Schools turn to breaking bread to make bread
As Frank Sinatra crooned through overhead speakers and candles burned on tables covered with white and red paper, Achaia Sigel was digging the mood in the multipurpose room at Zephyr Cove Elementary.
The fifth-grader just finished a plate of pasta during the school’s spaghetti feed last week. Achaia said her favorite meal portion was the salad, but she seemed to enjoy the atmosphere even better.
“There should be more (of these) because it’s fun to see all the parents and people,” she said.
The spaghetti feed was the first for the school, said its principal, and on Monday the Lake Tahoe Environmental Science Magnet School had its own pasta dinner. With high turnouts at both events, one question comes to mind: Why is eating spaghetti in a school’s multipurpose room at night so popular?
The pasta feed was about building school community in fostering the socialization between families, said Chris Perdomo, principal of Zephyr Cove Elementary. It was also part fundraiser, with the entry fee at $2 for adults or by providing an indoor game for snow days. The fundraiser was mostly designed to cover costs, Perdomo said.
“I’ve been wanting this for four years,” said Perdomo, who was manning the salad dressing station. Perdomo has been the principal of the school since the 2002-03 school year.
Then there’s the food itself, sometimes reduced to a supporting role in such events.
“It’s an easy meal to prepare,” Perdomo said.
Well, maybe. It took most of a day to prepare the sauce, which contained a total of 30 pounds of meat, said Theresa Beeler, vice president of the school’s parents club. The sauce was in a vat on an industrial oven in the school’s kitchen. Beeler’s daughter helped prepare the plates, as did Johnelle Prado, parents club president, and others.
“I think the hardest part was figuring out portions,” Prado said.
The Zephyr Cove dinner attracted 175 adults and children while a similar event at the Lake Tahoe Environmental Science Magnet School on Monday fed 400.
The pasta dinner at the magnet school, a reincarnation of the Meyers campus that closed during the 2004-05 school year, was aimed to raise money for the fifth-grade class, whose members dressed smartly in black-and-white garb for their duties to seat and serve guests.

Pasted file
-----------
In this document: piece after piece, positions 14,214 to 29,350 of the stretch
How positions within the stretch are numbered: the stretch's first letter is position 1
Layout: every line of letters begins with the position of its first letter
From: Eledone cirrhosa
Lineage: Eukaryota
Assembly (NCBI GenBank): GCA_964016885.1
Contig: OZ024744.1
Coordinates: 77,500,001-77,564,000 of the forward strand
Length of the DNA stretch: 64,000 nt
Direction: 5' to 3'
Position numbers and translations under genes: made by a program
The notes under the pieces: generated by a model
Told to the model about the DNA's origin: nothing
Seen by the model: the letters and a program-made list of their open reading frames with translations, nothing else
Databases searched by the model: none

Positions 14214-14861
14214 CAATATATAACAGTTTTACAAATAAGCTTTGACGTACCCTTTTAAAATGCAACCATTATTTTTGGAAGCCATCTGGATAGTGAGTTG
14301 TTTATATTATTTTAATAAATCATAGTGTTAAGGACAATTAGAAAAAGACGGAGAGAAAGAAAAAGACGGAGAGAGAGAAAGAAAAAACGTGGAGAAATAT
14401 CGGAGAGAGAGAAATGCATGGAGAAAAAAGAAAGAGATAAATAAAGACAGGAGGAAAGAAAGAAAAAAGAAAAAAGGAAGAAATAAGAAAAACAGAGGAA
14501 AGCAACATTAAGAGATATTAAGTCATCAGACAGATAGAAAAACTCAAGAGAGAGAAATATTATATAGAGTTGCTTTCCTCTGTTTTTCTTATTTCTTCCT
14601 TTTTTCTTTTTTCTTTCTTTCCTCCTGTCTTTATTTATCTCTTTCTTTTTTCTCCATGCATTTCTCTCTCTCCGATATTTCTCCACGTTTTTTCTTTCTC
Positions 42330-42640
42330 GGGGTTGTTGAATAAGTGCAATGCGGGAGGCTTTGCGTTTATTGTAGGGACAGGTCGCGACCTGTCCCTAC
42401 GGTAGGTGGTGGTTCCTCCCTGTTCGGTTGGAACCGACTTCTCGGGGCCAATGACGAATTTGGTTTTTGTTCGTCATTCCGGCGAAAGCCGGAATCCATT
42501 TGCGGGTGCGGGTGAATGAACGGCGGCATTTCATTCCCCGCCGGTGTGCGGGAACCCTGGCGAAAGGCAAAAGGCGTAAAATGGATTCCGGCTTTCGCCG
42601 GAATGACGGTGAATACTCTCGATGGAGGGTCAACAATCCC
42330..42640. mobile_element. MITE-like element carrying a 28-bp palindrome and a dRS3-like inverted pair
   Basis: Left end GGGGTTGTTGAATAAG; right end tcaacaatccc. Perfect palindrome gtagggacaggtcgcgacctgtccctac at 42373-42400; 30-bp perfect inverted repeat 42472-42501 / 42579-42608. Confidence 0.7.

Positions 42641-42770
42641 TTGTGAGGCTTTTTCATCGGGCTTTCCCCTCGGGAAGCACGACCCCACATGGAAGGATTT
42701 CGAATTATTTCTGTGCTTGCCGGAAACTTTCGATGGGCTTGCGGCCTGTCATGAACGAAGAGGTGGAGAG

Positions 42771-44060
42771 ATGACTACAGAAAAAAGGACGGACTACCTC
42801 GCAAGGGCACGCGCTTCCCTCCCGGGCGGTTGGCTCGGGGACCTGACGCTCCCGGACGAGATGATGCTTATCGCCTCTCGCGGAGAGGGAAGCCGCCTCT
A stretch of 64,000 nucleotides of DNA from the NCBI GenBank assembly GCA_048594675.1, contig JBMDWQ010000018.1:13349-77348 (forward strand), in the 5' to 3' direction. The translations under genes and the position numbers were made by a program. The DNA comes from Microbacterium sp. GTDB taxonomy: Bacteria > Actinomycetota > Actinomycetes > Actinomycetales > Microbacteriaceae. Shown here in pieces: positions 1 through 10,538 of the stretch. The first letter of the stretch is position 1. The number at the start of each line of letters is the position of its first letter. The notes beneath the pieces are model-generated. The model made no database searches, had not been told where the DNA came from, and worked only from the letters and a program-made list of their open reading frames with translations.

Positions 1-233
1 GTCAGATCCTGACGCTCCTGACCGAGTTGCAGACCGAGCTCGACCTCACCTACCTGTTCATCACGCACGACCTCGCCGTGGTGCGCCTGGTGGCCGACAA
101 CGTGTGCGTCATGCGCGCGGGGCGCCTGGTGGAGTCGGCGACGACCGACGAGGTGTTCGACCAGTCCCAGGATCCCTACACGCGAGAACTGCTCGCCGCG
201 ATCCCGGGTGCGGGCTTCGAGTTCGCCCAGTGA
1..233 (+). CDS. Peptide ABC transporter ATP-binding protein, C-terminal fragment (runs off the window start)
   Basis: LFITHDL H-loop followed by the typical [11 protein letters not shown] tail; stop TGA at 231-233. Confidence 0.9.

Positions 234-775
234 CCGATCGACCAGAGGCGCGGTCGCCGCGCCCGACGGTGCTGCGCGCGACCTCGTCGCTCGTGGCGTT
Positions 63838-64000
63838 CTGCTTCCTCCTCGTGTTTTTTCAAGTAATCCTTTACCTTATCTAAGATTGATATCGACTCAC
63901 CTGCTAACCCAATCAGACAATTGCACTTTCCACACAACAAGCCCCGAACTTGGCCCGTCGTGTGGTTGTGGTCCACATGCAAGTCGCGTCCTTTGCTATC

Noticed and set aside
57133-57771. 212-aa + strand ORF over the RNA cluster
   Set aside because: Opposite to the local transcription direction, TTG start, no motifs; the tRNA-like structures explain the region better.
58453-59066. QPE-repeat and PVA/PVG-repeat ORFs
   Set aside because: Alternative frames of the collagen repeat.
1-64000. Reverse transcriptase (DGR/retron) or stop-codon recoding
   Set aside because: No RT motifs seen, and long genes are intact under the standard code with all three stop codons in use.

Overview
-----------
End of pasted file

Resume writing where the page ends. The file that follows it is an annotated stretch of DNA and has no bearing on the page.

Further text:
Parent Carry Loomis said diners were waiting to be seated once the decorated tables with origami flowers filled.
“It was like an elegant restaurant,” Loomis said.
Tickets were $5 for adults and $3 for children. Food was donated by businesses such as Lira’s Supermarket, Tep’s Villa Roma, Bonanza Produce, Truckee Sourdough Company and Crystal Dairy Foods.
Even though the food was donated and the main course consisted of “noodles” and “sauce,” Loomis said there was plenty of work to go into the event. Especially those in the kitchen.
“They work their butts off,” Loomis said. “I was at the door collecting money.”
About $5,500 was raised from ticket sales and a silent auction that will be used to cover costs for a fifth-grade field trip to Coyote Point in the Bay Area, Loomis said.
Most of the schools in the South Shore hold similar events, whether it be with root beer floats or pizza. Bijou Community School held a tamale fundraiser during Christmas, said Principal Karen Tinlin.
A few years ago when Tinlin was principal of Al Tahoe Elementary, now closed, the school hosted a dinner with tamales and tacos. Mexican dancers performed.
“It was just an amazing event,” Tinlin said. “Phenomenal. Not only did we have lots of families but we also had so much food. So much food.”
There was a lot of food at Zephyr Cove during its dinner Feb. 8. Leftovers were plenty.
Tanner Sigel, brother of salad-lover Achaia, liked the cheapness of the meal.
“You don’t have to pay as much as a regular restaurant,” he said.
The family, also consisting of 7-year-old Jalen and father Ken, finished their meals but delayed their departure by talking to others and walking among the rows of 16 tables.
Nearby, a group of students seen running around the room were huddled and talked to Perdomo, who had to leave the salad dressing station.
Ken Sigel put on his jacket.
“I came here because I didn’t have to make dinner,” he said.
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